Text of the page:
I found this video of the above-mentioned show on youtube courtesy of teeteeiswithme for your viewing pleasure!
Pictures property of Simon Deiner / SDR and Manofthecloth.
The night that I had been waiting for all along had arrived. We climbed into the van on Friday and drove off into the city to get to the Bus Factory. We were told we would see three shows at this venue and the last two, Stiaan Louw and Thula Sindi at the Johannesburg Art Gallery. Excited but sad that I would be taking an early morning flight back to Cape Town I tweeted like a trooper and took as many photos as my abused camera would allow. As I mentioned, while there weren't masses of fashion forward boys I did spot one or two at a time that I had to photograph, naturally by the time I got to said boys they were gone.
While no venue was bad at fashion week it was the Jhb Art Gallery that facilitated mingling the best. We were all in an open courtyard and this somehow made people a lot more relaxed. It could have been the open bar but who knows.
Let it just be known that AFI did a spectacular job at orchestrating all of these shows. Even if there was a doozy with David Tlale's fashionably late show the whole Johannesburg fashion week was a great success. I absolutely cannot wait for next year.
Day two offered four shows for us to see at two separate venues. We were back at the Bus Factory for Lisp and Wildfig, the former had her models dancing and flicking their hair on the landing above the runway. Unusual but still entertaining!
Even more so was Spero Villiotti who showered us with gold in the most literal way. To be honest it was rather distracting for the first few looks but the images would come out beautifully. Even Dr. Precious Moloi-Motsepe, who was directly across from us, sat covered in gold but she didn't seem to mind. It was my dear friend Luisa from O magazine that got the most of the experience.
Directly after the show we jumped into the van and drove off to the Johannesburg Art Gallery. Before going downstairs to the show we stood out in the beautiful lit courtyard. This is where I got to meet a lot of great and interesting people. Tamara Dey showed up soon after and serenaded us. Her dress was from the new Abigail Betz collection, of course. I noticed that a lot of the girls dressed up and their partners didn't. That said it didn't stop many of the men at the shows going all out. It was so busy and crowded at both venues which made it hard to get all the photo's I wanted.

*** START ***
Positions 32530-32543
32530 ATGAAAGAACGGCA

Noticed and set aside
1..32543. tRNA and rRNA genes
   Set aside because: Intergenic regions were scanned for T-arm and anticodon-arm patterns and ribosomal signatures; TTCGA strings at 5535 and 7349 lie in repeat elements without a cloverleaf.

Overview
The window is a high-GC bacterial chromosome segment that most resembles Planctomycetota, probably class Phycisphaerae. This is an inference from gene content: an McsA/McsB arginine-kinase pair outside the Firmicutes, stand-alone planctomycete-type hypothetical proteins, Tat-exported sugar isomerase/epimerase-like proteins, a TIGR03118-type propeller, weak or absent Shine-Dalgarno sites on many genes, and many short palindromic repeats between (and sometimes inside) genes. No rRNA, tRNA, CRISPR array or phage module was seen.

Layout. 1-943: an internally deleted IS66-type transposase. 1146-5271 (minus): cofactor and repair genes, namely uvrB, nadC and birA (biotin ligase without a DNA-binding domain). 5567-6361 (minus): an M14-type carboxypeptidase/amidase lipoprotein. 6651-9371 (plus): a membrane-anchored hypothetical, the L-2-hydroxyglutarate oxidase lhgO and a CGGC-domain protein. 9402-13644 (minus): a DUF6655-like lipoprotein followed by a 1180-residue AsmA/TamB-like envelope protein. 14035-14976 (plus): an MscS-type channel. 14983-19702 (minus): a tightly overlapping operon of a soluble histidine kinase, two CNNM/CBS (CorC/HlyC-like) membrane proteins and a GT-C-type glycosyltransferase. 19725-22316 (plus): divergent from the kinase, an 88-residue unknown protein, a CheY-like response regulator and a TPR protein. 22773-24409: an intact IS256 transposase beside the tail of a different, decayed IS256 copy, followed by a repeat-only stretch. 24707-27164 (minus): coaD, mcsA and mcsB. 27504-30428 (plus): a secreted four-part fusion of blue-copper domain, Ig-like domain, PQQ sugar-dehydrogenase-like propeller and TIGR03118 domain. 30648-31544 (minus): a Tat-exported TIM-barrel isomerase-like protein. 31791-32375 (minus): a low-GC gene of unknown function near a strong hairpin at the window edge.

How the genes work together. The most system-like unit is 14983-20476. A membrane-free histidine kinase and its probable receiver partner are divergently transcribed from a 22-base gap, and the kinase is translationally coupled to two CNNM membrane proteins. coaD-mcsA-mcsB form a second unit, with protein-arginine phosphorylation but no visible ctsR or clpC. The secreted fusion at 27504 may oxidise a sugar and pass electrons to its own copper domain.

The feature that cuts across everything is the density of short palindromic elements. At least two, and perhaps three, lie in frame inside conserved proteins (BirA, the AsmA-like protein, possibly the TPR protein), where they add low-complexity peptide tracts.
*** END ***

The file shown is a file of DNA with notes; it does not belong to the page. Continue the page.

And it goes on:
The last show of the night was Abigail Betz. It makes sense to expect beautiful garments on the runway but I wasn't expecting such a wonderful, wonderful collection. From the location, the music, the flawless finishes of the 50's cuts of the dresses and the theatrical poses which had the designer herself end the show. Back at the hotel it was all we could talk about. Should we be surprised though? I loved seeing the standard raised before my eyes. I can't wait to see Stiaan Louw tonight. I will bring you more images of the rest of the nights shows very soon. But you can keep up to date with Joburg fashion week by following me on TWITTER.
Pictures property of Manofthecloth and Gary Stemmett / SDR Photo!
Dress: Missoni. Blazer: Zara. Shoes: Jil Sander. Scarf: Jcrew. Clutch: American Apparel. Jewelry: David Yurman, Michael Kors, Pomellato. Lips: Make Up Forever Professionals #41. Nails: OPI for Sephora Caliente Coral.
Suzanne Heyns opened up AFI fashion week officially last night at the Bus Factory in Johannesburg. Media, personalities and fashion voyeurs alike swarmed into the venue with a lot of excitement. I had yet to experience a fashion event in Johannesburg so it was a welcome surprise to see how it is done. Would they be more fashionable? Make less effort? Would they all wear black? Well for the most part they did wear all black. But the looks were certainly different to Cape Town. It was edgier in a lot of ways and there was no shortage of Christian Louboutin shoes, I promise.
Once the mass had arrived at their seats an artistic yet creepy stop motion video was played on the various screens. Two Gaga-like drones with an ethereal presence wore flowing blue material while working a seemingly dead model to a Heyns rebirthing. It set the tone when the big eyed model walked on and the crowd applauded. The futuristic influence was obvious but instead of tight fitting garments Heyns opted for flow, layers and draping in neutral tones. The designs were out there and constructed differently to the norm and I would love to take a closer look. Seeing them on a runway is different to a frozen image because you are seeing it move. What are your thoughts?